Consider the following article:
This bit of news carries particular poignancy for me, as I lost my youngest sister Jeanie in 2000 to a glioblastoma, an always fatal form of malignant brain tumor that grows and propagates along the furrows and wrinkles in the brain, and which is thus inoperable. In seventh grade, we were made to read John Gunther's Death be Not Proud, a non-fiction account of a family's desperate struggle to save their son's life from a glioblastoma. Thus, when the doctors came out from my sister's initial surgery at Doctors' Osteopathic hospital in Tulsa, and said to my family that they had found a glioblastoma, and managed to cut it all out, my family, of course, rejoiced. The surgeon did not, at that point, elect to tell them what a glioblastoma meant. I knew, from having read Gunther's book so long before.
I got up and left the waiting room, clearly disturbed, and my sister's oldest son, my nephew Tony, followed me out and asked me what was wrong, and what they weren't saying. I felt he deserved to know, so I told him. Eventually, of course, the rest of the family found out.
Over the next two years, as we watched my sister gradually fade from the ball and bundle of life and energy to an invalid, her husband Mike and I searched desperately for alternative or new cutting edge therapies, and eventually, we found one: a method of injecting platinum-based chemotherapy solutions directly into the tumor by running a catheter through the skull and into it. We discovered, to our pleasant surprise, that St. John's Hospital in Tulsa was then one of only three places licensed to perform the technique, so new was it.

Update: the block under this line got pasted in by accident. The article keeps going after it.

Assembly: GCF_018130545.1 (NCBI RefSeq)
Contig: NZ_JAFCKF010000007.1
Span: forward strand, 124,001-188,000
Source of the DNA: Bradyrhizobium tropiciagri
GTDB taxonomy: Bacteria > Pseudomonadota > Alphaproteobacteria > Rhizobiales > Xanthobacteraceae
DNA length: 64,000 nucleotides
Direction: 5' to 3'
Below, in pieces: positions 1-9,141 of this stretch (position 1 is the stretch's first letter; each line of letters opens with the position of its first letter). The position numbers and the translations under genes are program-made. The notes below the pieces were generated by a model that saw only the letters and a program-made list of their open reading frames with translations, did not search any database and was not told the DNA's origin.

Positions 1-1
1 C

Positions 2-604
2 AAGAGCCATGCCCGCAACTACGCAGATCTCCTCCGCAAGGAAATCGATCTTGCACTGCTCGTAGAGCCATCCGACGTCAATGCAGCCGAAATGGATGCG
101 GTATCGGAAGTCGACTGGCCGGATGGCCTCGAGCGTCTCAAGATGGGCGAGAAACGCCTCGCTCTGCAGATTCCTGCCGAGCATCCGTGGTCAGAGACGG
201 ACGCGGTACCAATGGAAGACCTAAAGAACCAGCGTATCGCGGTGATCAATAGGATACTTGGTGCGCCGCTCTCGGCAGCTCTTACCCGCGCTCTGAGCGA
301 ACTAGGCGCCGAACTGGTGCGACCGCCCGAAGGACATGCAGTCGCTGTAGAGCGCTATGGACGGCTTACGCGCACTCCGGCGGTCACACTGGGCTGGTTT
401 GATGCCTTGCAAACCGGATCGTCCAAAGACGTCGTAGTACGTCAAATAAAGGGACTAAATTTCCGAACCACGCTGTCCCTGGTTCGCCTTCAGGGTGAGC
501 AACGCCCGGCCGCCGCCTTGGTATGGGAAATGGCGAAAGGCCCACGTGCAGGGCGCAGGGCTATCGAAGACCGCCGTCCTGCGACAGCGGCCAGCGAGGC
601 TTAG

We scheduled Jeanie for the treatment, and I vividly remember standing in the room after the treatment, with her primary physician, her husband, and I, looking at the x-rays taken one day after the treatment. The doctor's jaw was open in disbelief, and he stood in shocked silence.
The tumor was completely black. It was dead.
I turned to him and said, "This is one for the medical books and journals, doctor." He shook his head, and said "No one would believe it."
Jeanie died a few weeks later, not from a glioblastoma, but from - as I recall - "complications arising from a glioblastoma." In this case, the procedure had nicked a blood vessel, and she had died actually of a brain hemmorage.
The doctor's response to me - "No one would believe it" - and the subsequent statement on the death certificate (as best as I can recall it), led me then to believe that we had another case of a "scientific orthodoxy" suppressing observation in the name of theory. Glioblastomas are incurable. Period. THat's the theory, based on long observation. They don't die, nothing kills them. Yet, there we were, staring at x-rays of a dead glioblastoma, the result of a radical procedure, that - did I mention this? - we discovered not in a medical journal but in an article in a journal of metallurgy! What a wonderful way to disguise a new treatment!
So the above article has particular poignancy for me, for from the sounds of it, similar treatments are now being discussed in the open literature. One can only hope and earnestly pray, that these treatments will lead to a cure for the disease with which so many people suffer.